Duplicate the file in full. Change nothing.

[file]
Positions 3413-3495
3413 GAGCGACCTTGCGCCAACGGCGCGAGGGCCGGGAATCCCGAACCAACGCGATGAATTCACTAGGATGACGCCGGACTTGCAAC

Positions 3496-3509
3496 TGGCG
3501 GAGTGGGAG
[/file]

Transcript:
Positions 3413-3495
3413 GAGCGACCTTGCGCCAACGGCGCGAGGGCCGGGAATCCCGAACCAACGCGATGAATTCACTAGGATGACGCCGGACTTGCAAC

Positions 3496-3509
3496 TGGCG
3501 GAGTGGGAG